Relapse is a reality for every drug or alcohol addict in recovery. In fact, according to numerous online studies, around forty to sixty people suffer from it during their journey towards a drug-free life. However, you must never think of relapse as a failure. On the contrary, misfortunate events are part of life, and this is just a way for addicts to cope with stress, depression, or anxiety.
While you might have heard other people use this term more often, do you know what it means? In simple words, relapse happens when an addict in recovery falls off track and starts abusing drugs or drinking alcohol again. In the end, recovery is a process of minimizing, avoiding, and recognizing triggers.
These triggers kick in when our brain works overtime and stimulates itself to use drugs again. While these triggers vary from person to person, avoiding them is necessary to prevent relapsing, wasting months of effort and time. So, if you’re going through recovery but have a fear of relapsing, this article is for you.
Relapse might feel like the end of the world, especially if you’re an addict who just spent a couple of years in rehab. However, try to be calm and remember you aren’t alone in your journey to recovery. Don’t let a momentary lapse of judgment decide your actual progress.
Don’t panic and maintain a positive image and look at the end goal to avoid relapsing in the future.
Get professional treatment
While it is easier for some people to recover in a residential setting, others with more severe drug problems have to check into rehab or a recovery center like Serenity at Summit to treat their drug abuse issues and stay on track.
These recovery centers and rehabs are experts at their craft for helping addicts on their road to recovery, and its importance shouldn’t be understated. Sure, it might not be easy to adjust at the start, but with the availability of medical care and other facilities, relapsing at a rehab, recovery center, or rehab is minimal.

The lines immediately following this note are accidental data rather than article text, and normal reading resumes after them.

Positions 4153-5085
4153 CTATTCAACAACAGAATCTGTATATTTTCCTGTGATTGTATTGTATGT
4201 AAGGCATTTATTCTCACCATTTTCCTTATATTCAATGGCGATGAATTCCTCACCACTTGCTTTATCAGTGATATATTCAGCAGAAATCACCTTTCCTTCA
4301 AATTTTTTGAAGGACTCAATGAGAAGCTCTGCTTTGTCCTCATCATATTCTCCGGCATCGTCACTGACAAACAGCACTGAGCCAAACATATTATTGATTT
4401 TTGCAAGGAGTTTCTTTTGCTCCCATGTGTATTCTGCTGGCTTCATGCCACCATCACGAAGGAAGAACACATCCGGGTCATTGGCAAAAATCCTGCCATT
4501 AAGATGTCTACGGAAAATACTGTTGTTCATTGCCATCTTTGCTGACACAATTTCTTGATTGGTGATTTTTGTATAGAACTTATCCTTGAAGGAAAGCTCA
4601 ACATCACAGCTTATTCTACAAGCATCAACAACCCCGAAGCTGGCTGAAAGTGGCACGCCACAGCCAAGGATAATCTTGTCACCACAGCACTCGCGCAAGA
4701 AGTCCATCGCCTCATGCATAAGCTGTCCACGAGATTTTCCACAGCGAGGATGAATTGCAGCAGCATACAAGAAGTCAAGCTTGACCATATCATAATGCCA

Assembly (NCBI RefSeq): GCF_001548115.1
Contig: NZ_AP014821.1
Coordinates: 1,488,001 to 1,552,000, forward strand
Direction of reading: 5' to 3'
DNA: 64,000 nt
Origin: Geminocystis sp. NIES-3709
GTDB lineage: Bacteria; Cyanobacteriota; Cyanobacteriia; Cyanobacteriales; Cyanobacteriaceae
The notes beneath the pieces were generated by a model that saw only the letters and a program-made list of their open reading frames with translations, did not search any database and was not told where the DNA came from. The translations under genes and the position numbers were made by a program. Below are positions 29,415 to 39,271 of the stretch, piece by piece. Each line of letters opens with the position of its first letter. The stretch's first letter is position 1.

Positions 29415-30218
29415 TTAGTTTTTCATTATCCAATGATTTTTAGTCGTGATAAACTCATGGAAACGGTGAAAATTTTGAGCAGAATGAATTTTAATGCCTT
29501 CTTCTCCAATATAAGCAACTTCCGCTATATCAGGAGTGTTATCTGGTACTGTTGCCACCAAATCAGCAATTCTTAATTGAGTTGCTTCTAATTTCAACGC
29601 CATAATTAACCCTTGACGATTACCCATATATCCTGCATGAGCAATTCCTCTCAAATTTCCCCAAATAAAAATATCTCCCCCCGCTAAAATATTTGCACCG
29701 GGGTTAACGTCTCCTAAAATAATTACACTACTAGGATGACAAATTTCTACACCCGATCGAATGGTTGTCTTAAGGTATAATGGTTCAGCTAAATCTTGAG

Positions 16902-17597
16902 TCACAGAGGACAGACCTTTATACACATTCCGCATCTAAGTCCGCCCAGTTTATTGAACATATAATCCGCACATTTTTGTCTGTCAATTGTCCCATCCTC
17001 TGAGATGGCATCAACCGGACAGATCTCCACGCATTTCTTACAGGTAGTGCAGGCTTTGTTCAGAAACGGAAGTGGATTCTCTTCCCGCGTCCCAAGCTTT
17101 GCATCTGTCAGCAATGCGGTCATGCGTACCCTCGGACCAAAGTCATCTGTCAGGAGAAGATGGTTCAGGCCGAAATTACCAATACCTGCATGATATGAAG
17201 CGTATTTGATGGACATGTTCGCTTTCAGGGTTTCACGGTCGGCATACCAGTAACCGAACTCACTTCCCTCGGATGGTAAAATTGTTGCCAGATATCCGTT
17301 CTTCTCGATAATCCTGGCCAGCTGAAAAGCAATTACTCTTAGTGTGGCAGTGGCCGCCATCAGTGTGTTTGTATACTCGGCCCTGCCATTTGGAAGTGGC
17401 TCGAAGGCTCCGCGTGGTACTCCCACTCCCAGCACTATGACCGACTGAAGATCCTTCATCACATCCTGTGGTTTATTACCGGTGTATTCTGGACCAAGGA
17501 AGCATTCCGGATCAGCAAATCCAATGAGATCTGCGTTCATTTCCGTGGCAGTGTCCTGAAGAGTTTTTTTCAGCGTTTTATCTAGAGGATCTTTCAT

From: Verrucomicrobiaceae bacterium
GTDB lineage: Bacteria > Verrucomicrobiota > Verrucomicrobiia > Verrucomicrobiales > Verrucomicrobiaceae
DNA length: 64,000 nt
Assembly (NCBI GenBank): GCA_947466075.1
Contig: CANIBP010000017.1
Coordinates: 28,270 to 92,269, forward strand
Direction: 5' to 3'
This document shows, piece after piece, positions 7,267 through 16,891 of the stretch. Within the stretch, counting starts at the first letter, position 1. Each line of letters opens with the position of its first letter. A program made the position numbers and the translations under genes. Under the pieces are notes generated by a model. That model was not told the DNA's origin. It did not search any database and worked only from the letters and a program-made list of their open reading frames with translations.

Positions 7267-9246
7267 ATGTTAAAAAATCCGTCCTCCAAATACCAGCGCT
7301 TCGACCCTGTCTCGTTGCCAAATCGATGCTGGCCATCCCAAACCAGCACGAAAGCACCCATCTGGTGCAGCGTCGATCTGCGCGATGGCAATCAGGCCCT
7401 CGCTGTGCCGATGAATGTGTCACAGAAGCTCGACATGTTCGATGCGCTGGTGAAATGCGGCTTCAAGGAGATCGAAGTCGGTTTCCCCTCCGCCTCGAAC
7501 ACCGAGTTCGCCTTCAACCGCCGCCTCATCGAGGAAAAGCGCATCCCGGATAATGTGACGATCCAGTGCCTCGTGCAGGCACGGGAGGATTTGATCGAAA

Mindful meditation allows you to focus on the present and yourself and increase your clarity and awareness. Moreover, there are numerous ways you can meditate to keep your mind focused and on track towards your recovery goals.
For example, you can take time and focus your total concentration on how deep breathing feels. Furthermore, you focus on the air that goes out and comes in if you want to achieve clarity via mindfulness.
So, give mindful meditation a try because it will help you stay away from drug cravings as you’ll think with a clear mind why taking drugs now will lead to relapse and waste months worth of effort.
Eat a healthy diet
Without a doubt, a healthy diet is beneficial for you, regardless of your situation. Along with an exercise regimen, it is also essential to look after your nutritional health, especially if you have given up addiction and want to avoid relapsing in the future.
Ensure that you’re eating a healthy diet that contains vegetables, fruits, milk, meat, eggs, nuts, and other nutritional food items to reduce the risk of relapse. However, before you add new food items into your diet, consider seeing a doctor or nutritionist.
It will ensure that your food choices don’t cause a reaction when you take them with your prescription medicine.
Look for meaningful activities
To prevent returning to your old ways and falling to drugs again, consider replacing your past activities with new, meaningful ones. An easy way to achieve this is by adopting new hobbies such as playing music, cooking, and others to fill the void when you give up an addiction.
Furthermore, you can also volunteer at your local charity or animal shelter to keep your mind distracted and away from thoughts of drug usage. In fact, according to studies, around 96 percent said that volunteering improved their mood, while 76 percent said it made them look and feel healthier.
Create a support network
While in recovery, isolation can sometimes lead to relapse so, ensure that your recovery strategy includes reaching out to individuals or groups for support and help. Doing so will allow you to tackle bad times and not be alone when you need someone the most.
In addition, it will reduce your chances of relapsing tenfold.
While there are tons of support groups out there, such as the AA and the NA, joining a recovery group ASAP is the best course to curb any cravings and keep on track to recovery and a healthy, drug-free lifestyle.
Staying clean after coming out of a rehab or recovery center is challenging but doable. But, in the end, it all depends on the amount of motivation and dedication you have. Whether or not you want to be sober and stay on the right course is totally in your hands.
So, if you are someone who values their health and overall well-being, you will do everything you can to stay away from a life of addiction.